| A man and his banjo: virtuoso picker Bela Fleck. |
Banjos and storytime
I made my first Casbeers visit on the anniversary of the Katrina Hurricane. Some displaced New Orleans musicians and a few locals played a show that night to raise money on behalf of Gulf Coast hurricane victims. I sat myself high on a stool at the bar, ate a delicious burger (after weeks of a red-meat fast), and floated away in the waves of horns and harmonicas. It was the music of emotion. After one evening in that dark, inspired atmosphere, I vowed to return two days later for what seemed an unusually awesome opportunity: to see banjo player and vocalist Abigail Washburn perform with “the best banjo player in the world” (Washburn’s own words), Bela Fleck, for a mere $8 cover. Within one casual week, I had become a Casbeers regular.
During both of my visits, the place reminded me of a bar and diner out of a hard-boiled mystery novel, consisting of all things real: chocolate cake and black coffee, wine and elderly male regulars making pussy metaphors. The Christmas-tree tassel, stuffed game heads, and the many, many black-and-white photos crowding the walls took me back to my late grandmother’s attic, a place where I could wander around for hours, rummaging contentedly. Casbeers is authentically aged; it was built in 1932.
Both nights, the booths lining the walls inside Casbeers were already full of music patrons when I arrived, so I became most acquainted with the bar seating. I was content with this during the Katrina memorial concert, during which I was more wrapped up in my immediate surroundings and feeling less of a need to watch the musicians. When Abigail Washburn began to sing in Chinese, however, there was nothing I wanted more than to escape the loud sizzle of frying potatoes and drown myself in all things banjo and ballad. Her voice was transcendent, both earthly and ethereal, and though I did not know the words she sang, I felt I suddenly belonged in rural China, under tree-shade on a sunny day, digging my fingers into warm soil.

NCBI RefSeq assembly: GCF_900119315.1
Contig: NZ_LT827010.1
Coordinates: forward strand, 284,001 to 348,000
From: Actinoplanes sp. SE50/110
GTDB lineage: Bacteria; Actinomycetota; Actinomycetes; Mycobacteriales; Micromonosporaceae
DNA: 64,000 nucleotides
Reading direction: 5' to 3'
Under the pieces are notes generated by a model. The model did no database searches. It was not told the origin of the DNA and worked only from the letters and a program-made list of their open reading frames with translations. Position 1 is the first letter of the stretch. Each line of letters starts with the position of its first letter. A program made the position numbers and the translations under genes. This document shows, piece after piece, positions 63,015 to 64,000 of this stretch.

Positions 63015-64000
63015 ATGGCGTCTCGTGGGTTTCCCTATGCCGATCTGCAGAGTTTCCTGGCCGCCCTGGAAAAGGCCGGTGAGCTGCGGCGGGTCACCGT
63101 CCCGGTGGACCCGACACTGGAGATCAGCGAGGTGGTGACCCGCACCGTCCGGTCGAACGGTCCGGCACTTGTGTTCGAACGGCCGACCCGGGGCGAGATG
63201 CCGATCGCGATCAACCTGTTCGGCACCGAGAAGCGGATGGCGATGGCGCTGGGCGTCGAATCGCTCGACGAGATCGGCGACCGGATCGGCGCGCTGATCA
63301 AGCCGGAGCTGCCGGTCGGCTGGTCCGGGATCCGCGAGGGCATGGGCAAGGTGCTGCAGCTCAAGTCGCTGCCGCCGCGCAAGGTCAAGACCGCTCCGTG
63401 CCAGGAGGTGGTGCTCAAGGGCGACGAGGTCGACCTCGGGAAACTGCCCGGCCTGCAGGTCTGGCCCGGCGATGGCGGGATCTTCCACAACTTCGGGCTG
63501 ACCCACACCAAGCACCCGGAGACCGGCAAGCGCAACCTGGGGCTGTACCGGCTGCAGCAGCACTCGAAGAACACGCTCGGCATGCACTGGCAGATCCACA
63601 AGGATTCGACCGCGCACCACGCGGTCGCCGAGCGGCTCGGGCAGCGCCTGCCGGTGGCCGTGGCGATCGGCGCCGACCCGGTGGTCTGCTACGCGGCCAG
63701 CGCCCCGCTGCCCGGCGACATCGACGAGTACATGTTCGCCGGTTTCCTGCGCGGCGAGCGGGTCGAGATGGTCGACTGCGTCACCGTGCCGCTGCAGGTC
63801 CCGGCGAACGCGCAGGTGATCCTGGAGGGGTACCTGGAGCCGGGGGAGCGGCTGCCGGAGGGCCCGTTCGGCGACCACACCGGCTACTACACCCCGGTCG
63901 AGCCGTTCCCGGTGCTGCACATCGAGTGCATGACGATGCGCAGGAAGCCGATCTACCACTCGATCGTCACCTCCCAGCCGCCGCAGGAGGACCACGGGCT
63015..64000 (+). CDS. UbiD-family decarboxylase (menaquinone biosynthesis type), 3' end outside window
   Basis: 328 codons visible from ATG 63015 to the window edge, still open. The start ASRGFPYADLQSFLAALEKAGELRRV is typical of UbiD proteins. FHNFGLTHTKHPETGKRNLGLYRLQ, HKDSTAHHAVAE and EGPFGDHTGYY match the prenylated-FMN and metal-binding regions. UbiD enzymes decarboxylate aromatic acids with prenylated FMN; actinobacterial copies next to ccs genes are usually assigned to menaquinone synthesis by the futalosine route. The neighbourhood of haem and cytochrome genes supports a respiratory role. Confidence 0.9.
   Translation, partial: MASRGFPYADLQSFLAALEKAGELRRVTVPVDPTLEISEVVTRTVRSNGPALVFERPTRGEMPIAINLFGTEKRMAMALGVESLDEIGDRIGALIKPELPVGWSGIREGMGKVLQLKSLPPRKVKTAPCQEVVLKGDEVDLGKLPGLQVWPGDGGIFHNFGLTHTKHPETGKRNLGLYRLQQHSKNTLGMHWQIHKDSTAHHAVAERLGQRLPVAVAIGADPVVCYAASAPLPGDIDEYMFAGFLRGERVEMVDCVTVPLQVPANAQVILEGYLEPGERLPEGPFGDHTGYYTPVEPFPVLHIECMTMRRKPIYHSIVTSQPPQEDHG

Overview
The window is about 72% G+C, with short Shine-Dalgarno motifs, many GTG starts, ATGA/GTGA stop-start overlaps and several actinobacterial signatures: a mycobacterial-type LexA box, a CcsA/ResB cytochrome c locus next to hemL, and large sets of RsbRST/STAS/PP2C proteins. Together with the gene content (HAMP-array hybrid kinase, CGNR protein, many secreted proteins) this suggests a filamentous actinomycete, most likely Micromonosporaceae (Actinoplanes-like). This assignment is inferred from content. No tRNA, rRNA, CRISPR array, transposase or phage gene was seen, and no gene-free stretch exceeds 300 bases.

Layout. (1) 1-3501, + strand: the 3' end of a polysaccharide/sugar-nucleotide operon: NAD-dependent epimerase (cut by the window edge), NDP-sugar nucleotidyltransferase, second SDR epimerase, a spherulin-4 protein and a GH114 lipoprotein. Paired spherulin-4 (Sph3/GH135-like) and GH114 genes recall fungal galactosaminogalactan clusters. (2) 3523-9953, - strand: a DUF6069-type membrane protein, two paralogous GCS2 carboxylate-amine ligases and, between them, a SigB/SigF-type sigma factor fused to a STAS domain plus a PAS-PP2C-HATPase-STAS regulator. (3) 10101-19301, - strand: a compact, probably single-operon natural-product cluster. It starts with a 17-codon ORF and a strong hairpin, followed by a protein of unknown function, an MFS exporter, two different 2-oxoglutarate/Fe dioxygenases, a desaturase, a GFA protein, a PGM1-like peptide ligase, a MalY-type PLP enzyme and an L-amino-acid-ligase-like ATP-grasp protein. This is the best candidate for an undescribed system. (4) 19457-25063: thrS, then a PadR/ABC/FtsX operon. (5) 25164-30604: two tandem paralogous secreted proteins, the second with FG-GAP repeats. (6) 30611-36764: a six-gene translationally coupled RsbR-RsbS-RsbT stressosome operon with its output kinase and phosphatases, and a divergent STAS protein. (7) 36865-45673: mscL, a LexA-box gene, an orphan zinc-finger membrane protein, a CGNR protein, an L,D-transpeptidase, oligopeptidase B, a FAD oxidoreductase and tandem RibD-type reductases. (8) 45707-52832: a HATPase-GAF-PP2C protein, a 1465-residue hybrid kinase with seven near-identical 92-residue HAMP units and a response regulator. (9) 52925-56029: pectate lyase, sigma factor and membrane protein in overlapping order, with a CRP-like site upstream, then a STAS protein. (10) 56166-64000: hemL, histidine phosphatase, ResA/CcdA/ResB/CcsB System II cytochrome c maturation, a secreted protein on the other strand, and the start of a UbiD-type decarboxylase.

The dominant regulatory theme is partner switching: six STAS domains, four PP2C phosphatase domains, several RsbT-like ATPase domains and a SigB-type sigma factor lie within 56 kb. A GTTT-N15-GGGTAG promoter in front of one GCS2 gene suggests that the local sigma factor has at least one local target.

I maneuvered my way through the bundles of college couples parked in front of me and claimed the last sliver of standing room available with a view of the stage.
I was surprised by Washburn’s almost ghostly demeanor, her pale, freckled face lost inside a wild sea of curls. Her eyes and smile were youthful yet wise. She seemed a little awkward and shy when she spoke, but was untouchable when singing. Her tunes (some original, some traditional) were carried along by the plucking strings of her and Fleck’s banjos and the deep tones of Ben Sollee’s cello, sometimes plucked, sometimes sawed with a bow.
The medley of sounds these three created was calming and meditative, like a lullaby, with Abigail as the mother figure, warm and soothing. Her tales of traveling and playing music in China, or teaching English to Chinese living in America, seemed linked by a desire and ability to nurture the world through art and music. Fleck, by contrast, spoke rarely, but seemed as natural a comedian as a banjoist extraordinaire. Where Abigail strummed chords, he rallied with staccato, playing with scales, jumping from one end to the next. Taking two steps forward, one step back, three forward, four back, he was impossible to predict or to overlook. Completely unpretentious, he’d raise a comic eyebrow at a misplaced note, and his face danced to the music. I had never been a follower of Fleck and his Flecktones, but as I watched him perform, I knew I was witnessing greatness.
And then there was Sarah Jarosz, the mind-blowing 15-year-old mandolin player from Wimberley who joined the musicians for several songs during both of their sets. She inspired awe with her confidence and abilities, her solos ranking among some of the best live solos I’ve ever heard, on any instrument. She was a perfect fit for Washburn’s style, and she seemed to bring out the singer’s playfulness as they performed to one another; the two women lit up the stage with an organic call-and-response that belied differences in age and experience.
The evening was a humbling one, where music was a gift shared among musicians, between performer and audience, old and new world, long-time fan and first-time observer.